A key holder is available for the duty belt and helps keep the keys easily accessible. Some prefer a simple clip on key holder, however those concerned about being more covert may use a silent key holder. Silent key holders enable the keys to be clipped onto the belt and then secured with two hook and loop flaps. This keeps the keys from jingling and perhaps giving away the wearers location when trying to be covert. Some traditional key holders will also have an extended nylon or leather backing to prevent the keys from snagging or rubbing on the wearer's pants while in seated position.
|Silent Key Holder||Standard Key Holder||Metal Key Holder||Key Holder with Flap|
Disposable gloves are a must have item for anyone who must physically interact, detain or render aid to the public. Gloves help prevent infectious diseases when rendering first aid or making an arrest and protect evidence at crime scenes. Glove pouches will generally hold one to three pairs of disposable gloves.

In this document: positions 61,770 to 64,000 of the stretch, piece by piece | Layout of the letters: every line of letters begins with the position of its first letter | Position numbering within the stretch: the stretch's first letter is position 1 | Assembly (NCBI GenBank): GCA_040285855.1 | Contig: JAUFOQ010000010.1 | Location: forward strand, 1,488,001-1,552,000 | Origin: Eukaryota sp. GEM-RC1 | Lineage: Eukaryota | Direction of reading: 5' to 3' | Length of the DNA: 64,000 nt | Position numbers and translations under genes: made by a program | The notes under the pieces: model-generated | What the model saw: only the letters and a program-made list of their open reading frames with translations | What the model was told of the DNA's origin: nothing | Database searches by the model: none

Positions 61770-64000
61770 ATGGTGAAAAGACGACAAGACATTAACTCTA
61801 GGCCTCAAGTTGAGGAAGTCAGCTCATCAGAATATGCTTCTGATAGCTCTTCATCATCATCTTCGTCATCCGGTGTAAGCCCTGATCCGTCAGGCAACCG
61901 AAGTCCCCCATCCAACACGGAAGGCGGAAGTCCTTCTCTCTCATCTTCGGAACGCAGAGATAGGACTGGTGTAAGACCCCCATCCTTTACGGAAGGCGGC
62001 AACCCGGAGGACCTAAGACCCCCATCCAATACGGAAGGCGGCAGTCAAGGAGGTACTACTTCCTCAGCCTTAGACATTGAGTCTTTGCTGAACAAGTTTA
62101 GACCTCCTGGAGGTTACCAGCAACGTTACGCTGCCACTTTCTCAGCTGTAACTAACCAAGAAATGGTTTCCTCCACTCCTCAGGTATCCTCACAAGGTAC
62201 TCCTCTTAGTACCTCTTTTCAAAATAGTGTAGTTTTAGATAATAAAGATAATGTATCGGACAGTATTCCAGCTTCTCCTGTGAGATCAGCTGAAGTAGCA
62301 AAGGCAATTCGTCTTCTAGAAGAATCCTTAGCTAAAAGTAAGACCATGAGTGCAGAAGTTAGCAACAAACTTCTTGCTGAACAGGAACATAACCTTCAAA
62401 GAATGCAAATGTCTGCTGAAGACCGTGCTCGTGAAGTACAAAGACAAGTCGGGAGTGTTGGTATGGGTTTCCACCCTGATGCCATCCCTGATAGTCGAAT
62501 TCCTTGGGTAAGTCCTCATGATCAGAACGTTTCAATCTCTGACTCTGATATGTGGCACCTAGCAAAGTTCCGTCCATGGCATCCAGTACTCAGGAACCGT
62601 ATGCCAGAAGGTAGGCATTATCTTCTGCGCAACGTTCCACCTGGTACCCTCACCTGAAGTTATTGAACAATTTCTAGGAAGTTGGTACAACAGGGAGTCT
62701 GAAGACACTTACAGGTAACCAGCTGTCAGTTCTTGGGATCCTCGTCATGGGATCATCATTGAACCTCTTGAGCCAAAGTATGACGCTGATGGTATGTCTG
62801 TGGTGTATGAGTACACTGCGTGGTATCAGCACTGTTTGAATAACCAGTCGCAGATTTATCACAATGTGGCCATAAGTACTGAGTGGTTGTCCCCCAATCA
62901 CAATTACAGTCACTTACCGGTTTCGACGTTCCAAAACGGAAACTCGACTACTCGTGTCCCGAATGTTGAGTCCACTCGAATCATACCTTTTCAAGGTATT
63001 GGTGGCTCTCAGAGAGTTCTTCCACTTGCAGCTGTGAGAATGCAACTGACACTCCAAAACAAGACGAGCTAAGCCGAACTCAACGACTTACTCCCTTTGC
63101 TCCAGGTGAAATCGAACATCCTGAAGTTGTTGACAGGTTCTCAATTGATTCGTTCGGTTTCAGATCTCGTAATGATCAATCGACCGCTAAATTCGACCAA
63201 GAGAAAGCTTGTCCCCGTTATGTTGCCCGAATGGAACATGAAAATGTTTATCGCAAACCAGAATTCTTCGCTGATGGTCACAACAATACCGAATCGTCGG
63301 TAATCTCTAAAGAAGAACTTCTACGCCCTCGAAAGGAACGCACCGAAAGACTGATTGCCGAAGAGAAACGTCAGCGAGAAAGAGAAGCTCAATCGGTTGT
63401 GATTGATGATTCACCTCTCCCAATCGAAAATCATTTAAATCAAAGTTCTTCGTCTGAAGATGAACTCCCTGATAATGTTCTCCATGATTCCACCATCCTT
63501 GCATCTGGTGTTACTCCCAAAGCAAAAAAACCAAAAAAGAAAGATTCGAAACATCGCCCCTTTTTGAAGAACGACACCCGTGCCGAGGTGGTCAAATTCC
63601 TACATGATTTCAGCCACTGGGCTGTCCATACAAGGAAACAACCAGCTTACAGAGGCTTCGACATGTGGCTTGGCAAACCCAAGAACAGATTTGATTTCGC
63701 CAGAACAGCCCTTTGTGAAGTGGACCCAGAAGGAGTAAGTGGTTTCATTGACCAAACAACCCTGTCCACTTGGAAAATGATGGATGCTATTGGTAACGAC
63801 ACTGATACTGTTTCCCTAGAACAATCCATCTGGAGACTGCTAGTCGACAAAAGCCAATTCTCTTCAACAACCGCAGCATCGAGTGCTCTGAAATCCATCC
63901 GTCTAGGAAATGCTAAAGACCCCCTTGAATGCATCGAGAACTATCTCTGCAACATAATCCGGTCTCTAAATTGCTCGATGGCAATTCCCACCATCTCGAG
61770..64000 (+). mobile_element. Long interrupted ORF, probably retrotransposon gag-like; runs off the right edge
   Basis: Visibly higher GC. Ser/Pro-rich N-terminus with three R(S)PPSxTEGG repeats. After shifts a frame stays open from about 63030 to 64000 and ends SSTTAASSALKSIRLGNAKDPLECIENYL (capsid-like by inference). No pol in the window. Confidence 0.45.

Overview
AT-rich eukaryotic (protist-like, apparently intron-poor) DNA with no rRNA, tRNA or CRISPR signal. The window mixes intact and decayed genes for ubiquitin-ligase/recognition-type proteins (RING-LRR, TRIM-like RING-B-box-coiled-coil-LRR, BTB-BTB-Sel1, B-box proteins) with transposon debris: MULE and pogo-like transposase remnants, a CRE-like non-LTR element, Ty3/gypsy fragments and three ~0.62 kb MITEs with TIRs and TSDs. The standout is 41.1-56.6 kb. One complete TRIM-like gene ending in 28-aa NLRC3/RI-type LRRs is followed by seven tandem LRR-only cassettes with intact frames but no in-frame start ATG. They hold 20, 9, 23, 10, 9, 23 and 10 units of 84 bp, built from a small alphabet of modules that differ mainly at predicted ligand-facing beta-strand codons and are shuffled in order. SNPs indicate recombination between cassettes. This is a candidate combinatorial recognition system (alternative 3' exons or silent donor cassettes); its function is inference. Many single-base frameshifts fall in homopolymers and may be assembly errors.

|BlackHawk Nylon Glove Pouch||Safariland Glove Pouch||Leather Glove Pouch||Nylon Glove Pouch|
First Aid Pouch
Rarely do officers keep first aid equipment on their duty belts. Most often first aid equipment will be stored in a patrol vehicle. CPR masks pouches are available from some manufacturers but needing the mask is so rare that few if any normal patrol officers will carry one on their belt knowing that they are generally quickly accessible from their patrol vehicle.
|Standard Tactical Tourniquet||Tourniquet Pouch||First Aid Pouch||CPR Kit|
Depending on the department or employer, many officers carry various other pieces of equipment on their duty belt including cameras, knives, multi-tools, cell phones, keys, window punch etc. Often times there might not be a specific pouch built for the item needed to be carried. As a result things like single magazine pouches are the most commonly used item to carry knives and multi-tools. Few officers carry cellular phones on their duty belt but instead use their pockets. In the past pager pouches, tape recorder pouches and cellular phone pouches were more common, however as the popularity of carrying these type of products have diminished, few manufacturers still offer these items.
|Single Magazine Pouched used for Knife||Tape Recorder Pouch||Cellular Phone Pouch||Alarm Pouch|